Last February on “Hardball,” MSNBC’s Chris Matthews asked Ralph Nader who he wanted to see running against George W. Bush on the Democratic ticket. He said then, “Kerry and Edwards is better than Bush.”
Last June 22, Nader wrote a letter to Sen. John Kerry, recommending John Edwards to be Kerry’s running mate. He argued that John Edwards has already been vetted, and is "eloquent speaking about 'the two Americas.'"
In an interview scheduled to air Wednesday, 7 p.m. ET, Nader talked about his thoughts on Kerry's decision, and whether a trial lawyer on the ticket signals the beginning of Democrats fighting for justice issues. On Nader’s website Wednesday, he also urged the candidates to fight for tort reform.
Chris Matthews, host: You got your way, Ralph. Do you think this is a ticket that stands up to what you care about?
Ralph Nader, presidential candidate: It will be harder for Democrats to dodge these issues. Republicans have been trying to destroy civil justice, the pillar of our democracy. John Edwards, a trial lawyer knows its importance. Plus, he’s ivory soap with a smile, which is a contrast to the snarling Dick Cheney.
Matthews: Today, Senator Frist pushed that class action law suits be shifted from the state to the federal courts. What should be their position?
Nader: Straight out to defeat it. Access to the courts is the only way to fight the Pfizers, and Citigroups… big corporations like these.
Matthews: Edwards’ career as a trial lawyer includes defending the family of a young girl who got sucked down on a drain of a swimming pool because of wrong equipment. Is that the kind of thing Americans should want to be in the VP office?
Nader: Absolutely. The second protest against King George III by our founders was the right of trial by jury.
Matthews: Are you a spoiler in this election?
Nader: Bush is falling in the polls. By the time the polls come, Bush is going to be falling apart… and the margin isn’t even going to affect it.
Bush isn’t even telling us about the casualties in Iraq. Not just those killed in action, but those who actually died in Iraq. Why don’t the Dems challenge that? There’s not much of a national debate when comes to the war. We’re the only anti-war candidacy. Who’s speaking to that in the campaign?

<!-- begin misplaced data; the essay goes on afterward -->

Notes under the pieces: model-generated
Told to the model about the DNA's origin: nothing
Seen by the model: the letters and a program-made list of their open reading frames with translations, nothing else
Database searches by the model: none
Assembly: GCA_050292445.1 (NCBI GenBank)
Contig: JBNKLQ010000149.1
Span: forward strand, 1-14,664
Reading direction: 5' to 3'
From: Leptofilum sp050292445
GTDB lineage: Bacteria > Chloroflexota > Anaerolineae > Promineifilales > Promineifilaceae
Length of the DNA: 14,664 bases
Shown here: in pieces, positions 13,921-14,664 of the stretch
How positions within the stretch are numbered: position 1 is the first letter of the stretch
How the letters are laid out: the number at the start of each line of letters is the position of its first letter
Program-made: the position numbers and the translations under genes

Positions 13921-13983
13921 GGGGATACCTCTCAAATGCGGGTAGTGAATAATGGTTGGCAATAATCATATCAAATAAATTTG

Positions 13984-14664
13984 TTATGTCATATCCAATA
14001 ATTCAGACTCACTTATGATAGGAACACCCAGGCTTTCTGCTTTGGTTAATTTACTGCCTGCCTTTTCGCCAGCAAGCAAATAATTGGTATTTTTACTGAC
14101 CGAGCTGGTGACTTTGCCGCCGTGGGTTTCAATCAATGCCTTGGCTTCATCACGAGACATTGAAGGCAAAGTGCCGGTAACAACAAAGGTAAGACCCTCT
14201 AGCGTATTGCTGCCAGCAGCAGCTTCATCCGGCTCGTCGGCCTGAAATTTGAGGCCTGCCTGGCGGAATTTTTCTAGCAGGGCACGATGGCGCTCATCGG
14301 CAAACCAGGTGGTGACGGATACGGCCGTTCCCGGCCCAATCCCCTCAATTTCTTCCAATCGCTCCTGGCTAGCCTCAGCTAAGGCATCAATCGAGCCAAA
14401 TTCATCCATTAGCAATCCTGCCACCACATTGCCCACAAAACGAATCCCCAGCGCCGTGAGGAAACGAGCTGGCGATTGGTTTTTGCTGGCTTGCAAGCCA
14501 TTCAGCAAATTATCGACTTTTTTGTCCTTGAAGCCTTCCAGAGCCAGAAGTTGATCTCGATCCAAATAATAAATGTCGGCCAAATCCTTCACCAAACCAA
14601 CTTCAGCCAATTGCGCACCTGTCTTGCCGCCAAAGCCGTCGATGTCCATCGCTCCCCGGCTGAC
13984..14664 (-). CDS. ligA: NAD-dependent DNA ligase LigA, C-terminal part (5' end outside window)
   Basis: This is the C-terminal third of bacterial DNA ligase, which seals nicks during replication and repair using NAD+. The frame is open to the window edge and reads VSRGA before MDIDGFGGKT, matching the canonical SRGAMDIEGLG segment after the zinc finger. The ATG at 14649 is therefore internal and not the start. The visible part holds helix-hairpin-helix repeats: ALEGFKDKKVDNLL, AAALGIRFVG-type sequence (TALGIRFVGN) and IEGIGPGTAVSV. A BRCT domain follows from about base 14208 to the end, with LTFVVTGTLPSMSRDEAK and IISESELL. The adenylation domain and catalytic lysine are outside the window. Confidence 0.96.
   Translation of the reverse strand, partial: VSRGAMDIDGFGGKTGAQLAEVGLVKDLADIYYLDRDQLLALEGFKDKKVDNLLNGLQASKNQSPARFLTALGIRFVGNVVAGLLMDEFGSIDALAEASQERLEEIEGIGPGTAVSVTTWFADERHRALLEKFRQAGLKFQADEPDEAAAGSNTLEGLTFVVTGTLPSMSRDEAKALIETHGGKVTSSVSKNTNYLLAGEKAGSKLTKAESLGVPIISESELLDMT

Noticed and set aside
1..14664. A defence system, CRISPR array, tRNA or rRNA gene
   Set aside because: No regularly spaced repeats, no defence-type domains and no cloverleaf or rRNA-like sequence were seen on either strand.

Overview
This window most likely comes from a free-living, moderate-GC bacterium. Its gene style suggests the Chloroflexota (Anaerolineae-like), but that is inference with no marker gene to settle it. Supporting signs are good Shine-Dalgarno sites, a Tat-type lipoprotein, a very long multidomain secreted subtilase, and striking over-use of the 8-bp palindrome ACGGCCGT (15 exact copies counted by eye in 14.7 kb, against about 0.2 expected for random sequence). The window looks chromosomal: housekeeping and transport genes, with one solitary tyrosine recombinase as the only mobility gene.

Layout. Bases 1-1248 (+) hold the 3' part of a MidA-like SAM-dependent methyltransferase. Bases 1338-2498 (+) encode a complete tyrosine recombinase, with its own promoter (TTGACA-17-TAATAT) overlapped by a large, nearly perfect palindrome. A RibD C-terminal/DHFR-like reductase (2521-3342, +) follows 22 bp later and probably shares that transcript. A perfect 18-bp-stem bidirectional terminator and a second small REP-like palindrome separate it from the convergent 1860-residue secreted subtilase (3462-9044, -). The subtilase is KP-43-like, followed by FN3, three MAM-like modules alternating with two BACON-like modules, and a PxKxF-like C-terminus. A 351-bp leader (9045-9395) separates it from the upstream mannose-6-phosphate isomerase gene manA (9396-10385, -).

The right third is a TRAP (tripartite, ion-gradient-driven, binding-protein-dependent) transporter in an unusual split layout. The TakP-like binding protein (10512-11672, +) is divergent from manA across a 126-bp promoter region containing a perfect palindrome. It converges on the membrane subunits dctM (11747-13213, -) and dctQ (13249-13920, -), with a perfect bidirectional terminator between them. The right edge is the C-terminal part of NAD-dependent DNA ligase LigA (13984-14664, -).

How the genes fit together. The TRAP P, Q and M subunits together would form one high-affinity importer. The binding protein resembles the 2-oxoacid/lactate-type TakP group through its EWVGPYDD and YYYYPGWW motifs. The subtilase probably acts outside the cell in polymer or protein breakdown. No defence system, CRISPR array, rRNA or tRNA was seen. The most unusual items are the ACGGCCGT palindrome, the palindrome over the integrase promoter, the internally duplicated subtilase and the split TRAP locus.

Matthews: Is it possible that the Dems will take the kinds of position you do on product liability, opposing tort reform, etc?
Nader: No. Lip service is the first stage of success, but I doubt they’ll come out for a national mission for solar energy, a $10 living wage, and universal health care.
Matthews: You didn’t get on the ballot in Arizona. Are the Democrats playing fair with you?
Nader: We had the right signatures. They filed all kinds of challenges that we could not defend. We couldn’t defend for high legal costs per hour. They were dirty tricks. I told John Kerry, “Your underlings are getting rambunctious, you may be faced with a mini-Watergate.”
Matthews: Are you happy they put on a trial lawyer as a vice presidential candidate?
Nader: I’m pleased. We’re the underdog candidate for the millions of defrauded, wrongfully-laid-off, Americans…
I’m running for those who feel, “I’m mad as hell and I’m not going to take it anymore.” As I say in my new book, you can be a super voter who can’t be fooled and flummoxed by politicians with a silk tongue.
I think the two parties are the servants of corporations… fighting that is the focus of our campaign.